United New Mexico Financial Corp. is probably the only bank in the nation with a hot-air balloon pilot on its payroll -- and that's just one of the unique aspects of the Albuquerque company's marketing campaign.

Floating in the heavens above the towns of New Mexico on any given weekend is one of three silver-and-white balloons operated by the $1.7 billion-asset company. In a few weeks a fourth, more flamboyant craft will be added to the fleet.

United New Mexico allocates about one-tenth of its annual marketing budget of about $600,000 to put its name into the sky, said Sandra Miller, the bank's vice president and director of marketing.

The basic silver-and-white balloons cost roughly $30,000; a brand new piggy-bank-shapped pink beauty that will soon be unveiled costs about $70,000. The fleet costs between $50,000 and $60,000 a year to maintain, Ms. Miller said.

The giant playthings are viewed by the bank as the ultimate marketing tool. Select customers are offered rides, and the bank sponsors programs with local schools.

United New Mexico gets extra billing by participating in the annual Albuquerque International Balloon Fiesta in October.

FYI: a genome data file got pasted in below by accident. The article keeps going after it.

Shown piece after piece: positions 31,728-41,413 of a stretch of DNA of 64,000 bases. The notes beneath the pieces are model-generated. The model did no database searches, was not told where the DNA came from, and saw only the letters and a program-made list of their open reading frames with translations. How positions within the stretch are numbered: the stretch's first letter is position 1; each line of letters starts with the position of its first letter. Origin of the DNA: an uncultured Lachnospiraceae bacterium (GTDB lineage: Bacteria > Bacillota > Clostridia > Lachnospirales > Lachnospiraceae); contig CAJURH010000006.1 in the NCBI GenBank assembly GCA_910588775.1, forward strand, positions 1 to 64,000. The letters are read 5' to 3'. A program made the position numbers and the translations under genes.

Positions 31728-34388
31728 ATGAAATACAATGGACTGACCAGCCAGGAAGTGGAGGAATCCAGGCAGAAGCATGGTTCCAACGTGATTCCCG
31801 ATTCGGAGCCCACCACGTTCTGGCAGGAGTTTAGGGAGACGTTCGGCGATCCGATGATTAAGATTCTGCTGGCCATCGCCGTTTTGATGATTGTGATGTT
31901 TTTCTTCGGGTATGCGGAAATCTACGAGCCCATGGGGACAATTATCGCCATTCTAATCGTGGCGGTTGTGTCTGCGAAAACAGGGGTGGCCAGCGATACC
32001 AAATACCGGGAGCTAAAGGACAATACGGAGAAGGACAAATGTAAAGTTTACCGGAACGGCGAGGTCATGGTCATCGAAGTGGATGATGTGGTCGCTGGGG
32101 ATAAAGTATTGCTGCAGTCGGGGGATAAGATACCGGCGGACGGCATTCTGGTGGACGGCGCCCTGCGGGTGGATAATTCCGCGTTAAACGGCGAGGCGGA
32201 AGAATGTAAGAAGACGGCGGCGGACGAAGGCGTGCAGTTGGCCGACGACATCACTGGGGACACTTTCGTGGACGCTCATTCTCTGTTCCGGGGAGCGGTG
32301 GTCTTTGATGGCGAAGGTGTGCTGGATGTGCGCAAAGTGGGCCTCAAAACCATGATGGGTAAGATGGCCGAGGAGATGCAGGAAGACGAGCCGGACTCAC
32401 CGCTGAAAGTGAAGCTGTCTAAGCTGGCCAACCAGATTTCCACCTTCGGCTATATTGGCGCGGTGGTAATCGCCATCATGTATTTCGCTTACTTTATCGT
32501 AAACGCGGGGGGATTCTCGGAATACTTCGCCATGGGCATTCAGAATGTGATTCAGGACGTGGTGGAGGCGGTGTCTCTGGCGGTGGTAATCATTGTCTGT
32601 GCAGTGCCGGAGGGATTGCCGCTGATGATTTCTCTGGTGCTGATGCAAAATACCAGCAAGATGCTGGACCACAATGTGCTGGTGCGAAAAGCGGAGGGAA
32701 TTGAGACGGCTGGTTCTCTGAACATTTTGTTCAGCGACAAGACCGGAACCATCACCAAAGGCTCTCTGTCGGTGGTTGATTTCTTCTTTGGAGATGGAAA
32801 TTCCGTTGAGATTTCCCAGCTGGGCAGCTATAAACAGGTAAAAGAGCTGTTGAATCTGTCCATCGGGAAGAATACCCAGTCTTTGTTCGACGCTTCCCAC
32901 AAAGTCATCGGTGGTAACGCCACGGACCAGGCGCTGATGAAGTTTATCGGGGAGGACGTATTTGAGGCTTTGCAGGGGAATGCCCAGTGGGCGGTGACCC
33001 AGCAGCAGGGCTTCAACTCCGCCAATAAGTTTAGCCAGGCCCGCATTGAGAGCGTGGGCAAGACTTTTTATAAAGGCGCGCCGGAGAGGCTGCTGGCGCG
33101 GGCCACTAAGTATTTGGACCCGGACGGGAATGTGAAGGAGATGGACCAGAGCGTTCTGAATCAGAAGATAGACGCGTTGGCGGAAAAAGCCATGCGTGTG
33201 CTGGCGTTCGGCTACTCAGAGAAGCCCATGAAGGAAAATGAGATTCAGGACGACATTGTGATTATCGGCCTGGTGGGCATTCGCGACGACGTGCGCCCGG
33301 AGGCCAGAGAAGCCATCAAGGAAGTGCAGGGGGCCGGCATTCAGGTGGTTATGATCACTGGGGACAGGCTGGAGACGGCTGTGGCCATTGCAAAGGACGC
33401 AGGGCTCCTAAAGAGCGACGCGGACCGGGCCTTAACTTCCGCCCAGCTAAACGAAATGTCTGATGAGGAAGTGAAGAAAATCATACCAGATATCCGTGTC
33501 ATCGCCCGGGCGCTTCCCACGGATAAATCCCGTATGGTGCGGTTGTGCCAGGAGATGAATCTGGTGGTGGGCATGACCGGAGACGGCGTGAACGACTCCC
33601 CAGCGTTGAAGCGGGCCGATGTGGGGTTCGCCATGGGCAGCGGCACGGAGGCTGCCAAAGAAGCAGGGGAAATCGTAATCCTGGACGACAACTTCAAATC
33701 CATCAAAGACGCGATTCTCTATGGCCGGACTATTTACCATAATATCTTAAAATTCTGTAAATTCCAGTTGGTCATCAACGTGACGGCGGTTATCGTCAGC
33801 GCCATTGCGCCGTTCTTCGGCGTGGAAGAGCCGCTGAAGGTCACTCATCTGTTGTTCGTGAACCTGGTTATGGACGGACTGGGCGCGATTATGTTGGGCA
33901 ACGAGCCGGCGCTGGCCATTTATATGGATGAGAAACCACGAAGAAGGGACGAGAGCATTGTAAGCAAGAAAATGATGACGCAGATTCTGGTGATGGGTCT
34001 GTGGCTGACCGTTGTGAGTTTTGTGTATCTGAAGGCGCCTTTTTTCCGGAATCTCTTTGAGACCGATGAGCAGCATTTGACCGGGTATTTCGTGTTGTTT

The balloon project began five years ago and has been incorporated throughout United New Mexico's advertising and promotional campaigns.

It calls itself "the bank with the balloons," depicts balloons on billboards and TV spots, offers a Miss Penny Savings Club to schoolchildren, and hands out balloon-emblazoned T-shirts, water bottles, suspenders, and knapsacks.

This year's big addition to the scene is Miss Penny, a bright pink balloon in the shape of a piggy bank that is punctuated with a curlicue tail.

School kids participated in a contest to name the pulchritudinous porker, which will make its debut at next month's festival.

United New Mexico also expects to get some free national advertising from its balloon. The anchor team from "Good Morning America" will broadcast scenes of the balloon festival while aboard Miss Penny, Ms. Miller said.

Employee morale tends to lift along with the balloons, bank officials said. Balloon crews are drawn from the bank's staff. Rising at 4:30 a.m. on weekends, teams of employees take turns operating the craft.

Some go aloft while others work as trackers on the ground, following the craft as it moves to the rhythms of the winds.

People spontaneously forward dozens of photos of the balloons to the bank each year, testifying to their promotional value, Ms. Miller said.

A key to making the program work, she said, is having a pilot with the skill to operate the balloons safely and the showmanship to entertain customers and media people who become passengers.

Since the program was initiated five years ago, the balloon pilot has been Wayne Bond, the husband of a previous marketing director. He has no plans to leave, Ms. Miller said.

His duties include training employee ground crews and ushering passengers. The bank has recorded just one balloon accident: An employee broke an arm and a leg when wind upended a balloon upon landing.

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